Can our firm insist that we tell them about all workplace relationships?

This kind of policy seems to have become more common in the last few years, requiring employees to notify their manager of any relationships that start at work. The idea behind it in most cases is to make management aware of possible conflicts of interest. If a staff member and their line manager become an item, for example, there is the potential for favouritism in promotion or performance reviews.

A blanket 'kiss and tell' policy isn't good HR practice though. It's a heavy-handed measure, which doesn't treat staff as responsible adults. There are also questions about how practical it is (e.g. at what stage should you declare it – on the first date, or after your engagement party?). Some couples may have their own personal reasons for keeping the relationship secret.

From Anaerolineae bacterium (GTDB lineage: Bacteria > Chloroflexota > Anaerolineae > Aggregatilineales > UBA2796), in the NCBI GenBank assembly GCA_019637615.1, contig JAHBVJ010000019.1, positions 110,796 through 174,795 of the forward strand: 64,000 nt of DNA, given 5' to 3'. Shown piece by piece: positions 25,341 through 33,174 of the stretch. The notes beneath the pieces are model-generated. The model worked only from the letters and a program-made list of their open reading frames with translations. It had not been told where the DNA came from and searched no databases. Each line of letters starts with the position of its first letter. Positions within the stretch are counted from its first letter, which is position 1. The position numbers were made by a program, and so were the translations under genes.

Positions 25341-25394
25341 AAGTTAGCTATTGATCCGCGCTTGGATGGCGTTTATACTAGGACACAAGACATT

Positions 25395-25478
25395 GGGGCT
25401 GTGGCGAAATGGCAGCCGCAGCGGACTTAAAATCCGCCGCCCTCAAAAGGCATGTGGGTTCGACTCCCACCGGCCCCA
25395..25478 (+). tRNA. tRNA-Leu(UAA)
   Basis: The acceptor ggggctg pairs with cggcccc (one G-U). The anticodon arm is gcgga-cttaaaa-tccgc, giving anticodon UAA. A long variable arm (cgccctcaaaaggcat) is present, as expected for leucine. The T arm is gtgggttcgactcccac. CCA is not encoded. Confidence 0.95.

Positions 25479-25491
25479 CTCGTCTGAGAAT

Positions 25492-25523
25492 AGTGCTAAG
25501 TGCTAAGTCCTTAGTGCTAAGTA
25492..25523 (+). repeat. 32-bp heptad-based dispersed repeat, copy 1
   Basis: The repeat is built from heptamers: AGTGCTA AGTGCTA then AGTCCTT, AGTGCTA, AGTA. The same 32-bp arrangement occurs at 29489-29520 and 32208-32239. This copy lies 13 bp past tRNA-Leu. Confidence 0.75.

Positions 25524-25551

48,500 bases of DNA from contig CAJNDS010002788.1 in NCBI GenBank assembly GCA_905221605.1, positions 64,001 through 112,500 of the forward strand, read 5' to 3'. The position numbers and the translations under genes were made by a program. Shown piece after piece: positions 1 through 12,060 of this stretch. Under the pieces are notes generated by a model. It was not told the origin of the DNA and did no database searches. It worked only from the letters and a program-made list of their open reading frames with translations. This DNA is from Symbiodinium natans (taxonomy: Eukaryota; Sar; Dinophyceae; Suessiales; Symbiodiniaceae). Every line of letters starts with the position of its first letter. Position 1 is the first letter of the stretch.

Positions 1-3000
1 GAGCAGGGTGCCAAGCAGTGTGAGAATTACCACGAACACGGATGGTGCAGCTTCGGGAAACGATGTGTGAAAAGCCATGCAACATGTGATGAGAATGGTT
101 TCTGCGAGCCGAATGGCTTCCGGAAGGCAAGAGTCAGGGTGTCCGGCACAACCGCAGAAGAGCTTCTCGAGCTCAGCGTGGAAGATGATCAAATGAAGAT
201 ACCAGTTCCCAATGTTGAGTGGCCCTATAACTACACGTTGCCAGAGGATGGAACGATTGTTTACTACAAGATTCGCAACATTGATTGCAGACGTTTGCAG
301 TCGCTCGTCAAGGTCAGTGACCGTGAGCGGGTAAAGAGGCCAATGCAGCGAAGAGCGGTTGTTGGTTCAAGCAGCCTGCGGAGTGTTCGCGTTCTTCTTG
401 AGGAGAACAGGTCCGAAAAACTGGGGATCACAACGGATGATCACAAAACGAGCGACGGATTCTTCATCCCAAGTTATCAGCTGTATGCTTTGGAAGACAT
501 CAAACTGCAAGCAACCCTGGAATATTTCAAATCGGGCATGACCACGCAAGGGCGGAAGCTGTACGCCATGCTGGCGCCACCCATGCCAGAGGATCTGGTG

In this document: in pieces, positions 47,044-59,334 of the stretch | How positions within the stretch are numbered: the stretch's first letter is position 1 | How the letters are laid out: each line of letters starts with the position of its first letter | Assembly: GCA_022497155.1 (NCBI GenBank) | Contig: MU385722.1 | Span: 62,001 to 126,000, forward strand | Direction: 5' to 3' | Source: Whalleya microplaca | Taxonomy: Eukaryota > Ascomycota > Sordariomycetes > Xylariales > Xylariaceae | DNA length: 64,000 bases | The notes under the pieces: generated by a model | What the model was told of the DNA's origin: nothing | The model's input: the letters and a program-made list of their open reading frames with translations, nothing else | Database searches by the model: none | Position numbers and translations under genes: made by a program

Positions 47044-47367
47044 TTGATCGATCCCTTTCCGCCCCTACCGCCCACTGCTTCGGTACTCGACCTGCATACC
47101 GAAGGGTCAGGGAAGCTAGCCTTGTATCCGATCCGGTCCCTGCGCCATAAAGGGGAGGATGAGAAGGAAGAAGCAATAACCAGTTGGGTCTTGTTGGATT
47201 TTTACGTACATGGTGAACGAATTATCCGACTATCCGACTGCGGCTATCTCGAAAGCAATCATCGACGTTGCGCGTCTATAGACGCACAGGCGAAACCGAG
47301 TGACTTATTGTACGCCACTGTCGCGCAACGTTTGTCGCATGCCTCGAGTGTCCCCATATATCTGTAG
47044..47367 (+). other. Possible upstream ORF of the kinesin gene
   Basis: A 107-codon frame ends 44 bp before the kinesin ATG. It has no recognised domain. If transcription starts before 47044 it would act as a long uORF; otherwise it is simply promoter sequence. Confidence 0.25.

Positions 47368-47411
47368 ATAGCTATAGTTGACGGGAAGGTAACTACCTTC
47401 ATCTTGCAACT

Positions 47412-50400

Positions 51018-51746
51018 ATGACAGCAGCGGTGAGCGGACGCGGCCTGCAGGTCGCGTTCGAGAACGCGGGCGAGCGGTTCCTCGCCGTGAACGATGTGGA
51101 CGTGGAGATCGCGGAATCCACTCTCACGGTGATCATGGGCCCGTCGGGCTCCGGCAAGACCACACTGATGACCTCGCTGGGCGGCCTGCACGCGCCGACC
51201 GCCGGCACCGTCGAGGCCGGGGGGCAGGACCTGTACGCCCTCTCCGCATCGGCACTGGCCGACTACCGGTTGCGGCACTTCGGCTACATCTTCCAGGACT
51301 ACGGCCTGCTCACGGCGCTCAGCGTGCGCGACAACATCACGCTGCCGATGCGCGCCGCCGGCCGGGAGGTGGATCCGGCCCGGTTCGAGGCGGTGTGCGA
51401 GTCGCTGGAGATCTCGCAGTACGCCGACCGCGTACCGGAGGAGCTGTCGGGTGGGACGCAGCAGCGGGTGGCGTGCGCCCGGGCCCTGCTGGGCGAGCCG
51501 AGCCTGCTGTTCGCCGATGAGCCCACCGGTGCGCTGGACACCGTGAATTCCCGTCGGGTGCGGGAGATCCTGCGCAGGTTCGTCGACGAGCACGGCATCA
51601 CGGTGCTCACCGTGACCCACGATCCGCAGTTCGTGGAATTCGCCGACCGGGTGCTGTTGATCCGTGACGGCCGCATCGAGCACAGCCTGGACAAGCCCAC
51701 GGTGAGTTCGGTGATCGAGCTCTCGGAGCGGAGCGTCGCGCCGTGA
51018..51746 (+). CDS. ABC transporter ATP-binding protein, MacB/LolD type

If you are dismissed for not revealing a relationship, you may have a case for unfair dismissal at an employment tribunal (though be sure to take proper advice promptly before beginning any legal action).

Even if you don't reveal a relationship, you won't lose your rights to protection from harassment if you then become a victim of harassment as a result of that relationship breaking up.

Note: This content is provided as general background information and should not be taken as legal advice or financial advice for your particular situation. Make sure to get individual advice on your case from your union, a source on our free help page or an independent financial advisor before taking any action.

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